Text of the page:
>Gotta love Mondays. Most people hate ’em, but for me its my day off: the day where I get to indulge myself in mindless activities without a shred of guilt… camping out at Starbucks early morning for some recreational reading, going out to breakfast, going running, writing a blog like this one, hiking, watching movies, having a late night campfire and a celebratory cigar. Its a day of rest, of checking out from productivity and progress and simply enjoying life.
This morning I was reminded of an incredible moment in the New Testament. William Barclay calls this “one of the immortal short stories of the world.” Its the story of the two men at the end of the Gospel of Luke in the Bible who were walking away from Jerusalem disappointed because Jesus had just been crucified and they “had hoped that he was the one who was going to redeem Israel.” They are bewildered… disillusioned… giving up…walking away from Jerusalem after Jesus died, back towards their home in Emmaus, a town outside of the city. All of a sudden, a stranger walks up beside them on the road and asks them what they are talking about.
At first the presence of the stranger seems an annoying interruption to the welcomed isolation of their disappointment and gloom, but as he begins talking to them, they are encouraged and their hearts are lifted.
Something about what the stranger says moves them. Something within them quickens, and as the sun is setting they invite him in to talk more of the matter. Interestingly enough, its during the breaking of bread that their eyes are opened, and they realize that the stranger is the resurrected and risen Jesus himself who has been walking alongside them the whole time. Mysteriously, the stranger “vanishes” from their sight. I love their response: they immediately get up and head back to Jerusalem to tell of what has happened.
I have to wonder about this story: why did Jesus wait until the end to reveal himself? Why did he let them walk along that sunset road to Emmaus in their sorrow and disappointment? Why didn’t he show them it was he right at the beginning? I think that’s what I find so beautiful in this story is the age-old truth that God’s greatest appointments with us are in the disappointments of our lives. To coddle our journey through those times with the unbridled gift of his presence would be to rob us of the potential faith it will produce … the very sunset of his absence makes possible the sunrise of a knowledge of his presence even when we don’t feel it.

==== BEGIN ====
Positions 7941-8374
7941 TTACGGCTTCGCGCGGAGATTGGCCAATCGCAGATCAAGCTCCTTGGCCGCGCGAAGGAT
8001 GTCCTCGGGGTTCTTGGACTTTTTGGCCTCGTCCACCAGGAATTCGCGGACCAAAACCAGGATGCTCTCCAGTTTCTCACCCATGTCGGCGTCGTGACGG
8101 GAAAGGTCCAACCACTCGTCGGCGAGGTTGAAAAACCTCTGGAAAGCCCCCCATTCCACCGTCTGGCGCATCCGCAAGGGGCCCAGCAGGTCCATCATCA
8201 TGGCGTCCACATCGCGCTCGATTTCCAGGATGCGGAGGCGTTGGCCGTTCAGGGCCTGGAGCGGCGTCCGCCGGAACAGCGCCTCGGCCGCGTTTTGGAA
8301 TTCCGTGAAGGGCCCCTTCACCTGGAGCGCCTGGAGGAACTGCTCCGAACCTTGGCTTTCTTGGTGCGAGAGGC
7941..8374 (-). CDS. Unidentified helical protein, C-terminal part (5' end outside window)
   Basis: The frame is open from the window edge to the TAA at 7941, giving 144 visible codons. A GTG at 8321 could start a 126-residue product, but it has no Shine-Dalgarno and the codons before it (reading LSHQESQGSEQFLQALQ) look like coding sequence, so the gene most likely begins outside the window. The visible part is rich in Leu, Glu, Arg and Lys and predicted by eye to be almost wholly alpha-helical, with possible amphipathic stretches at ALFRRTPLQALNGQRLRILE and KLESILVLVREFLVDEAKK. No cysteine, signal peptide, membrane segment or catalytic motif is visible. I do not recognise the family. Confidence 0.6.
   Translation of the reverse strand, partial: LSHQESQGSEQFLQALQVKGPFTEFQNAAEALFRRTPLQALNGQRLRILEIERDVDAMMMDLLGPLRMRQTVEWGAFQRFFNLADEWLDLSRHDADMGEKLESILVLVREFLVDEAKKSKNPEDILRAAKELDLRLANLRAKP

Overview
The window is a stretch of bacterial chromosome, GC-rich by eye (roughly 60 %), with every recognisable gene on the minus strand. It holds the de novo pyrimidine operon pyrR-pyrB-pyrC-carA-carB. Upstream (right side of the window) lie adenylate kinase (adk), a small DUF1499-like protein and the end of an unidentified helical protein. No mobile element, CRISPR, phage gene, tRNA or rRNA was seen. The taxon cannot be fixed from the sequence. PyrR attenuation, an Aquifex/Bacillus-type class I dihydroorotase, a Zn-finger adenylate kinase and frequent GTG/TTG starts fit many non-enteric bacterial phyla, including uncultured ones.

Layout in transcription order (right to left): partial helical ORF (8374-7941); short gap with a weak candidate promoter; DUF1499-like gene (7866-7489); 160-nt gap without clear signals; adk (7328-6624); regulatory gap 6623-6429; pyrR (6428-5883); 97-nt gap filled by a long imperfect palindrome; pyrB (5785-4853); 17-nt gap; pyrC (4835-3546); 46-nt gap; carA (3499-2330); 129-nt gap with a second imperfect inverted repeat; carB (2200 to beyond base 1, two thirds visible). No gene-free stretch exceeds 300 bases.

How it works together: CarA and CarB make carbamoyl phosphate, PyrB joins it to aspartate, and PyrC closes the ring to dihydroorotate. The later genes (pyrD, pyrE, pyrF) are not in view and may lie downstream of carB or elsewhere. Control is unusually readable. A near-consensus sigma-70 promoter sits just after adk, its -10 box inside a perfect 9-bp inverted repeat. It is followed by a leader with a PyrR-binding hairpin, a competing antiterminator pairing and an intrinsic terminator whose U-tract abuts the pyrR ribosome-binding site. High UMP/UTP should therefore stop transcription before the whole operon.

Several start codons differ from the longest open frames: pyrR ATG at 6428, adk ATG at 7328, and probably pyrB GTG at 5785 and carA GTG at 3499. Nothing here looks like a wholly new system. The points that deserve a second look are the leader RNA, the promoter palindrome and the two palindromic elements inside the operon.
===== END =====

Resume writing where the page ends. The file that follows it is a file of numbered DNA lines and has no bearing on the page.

Truth be told, a lot of times I find myself walking along a sunset road … filled with sorrow, disillusionment, a sadness. Sometimes life happens in ways that leaves me frustrated, hurt, and resigned, and I find myself walking away from community, from my beliefs, from hope, towards the sunset. Sometimes its merely my disposition to over-analyze life and assume the worst of people’s intentions feeling as if the whole world is against me. This morning my eyes are opened to the reality that as a follower of Jesus I don’t walk towards a sunset… I walk towards a sunrise… a new beginning, a new hope, a new start, and a new life.
Not sure if any of this resonates with you, but its my hope that if you find yourself walking along the sunset road of bewilderment and shattered expectations you’ll be alert and aware because you might look back on it one day as a time of radical transformation and a time where Jesus was indeed walking with you and you didn’t know it. The sunrise awaits.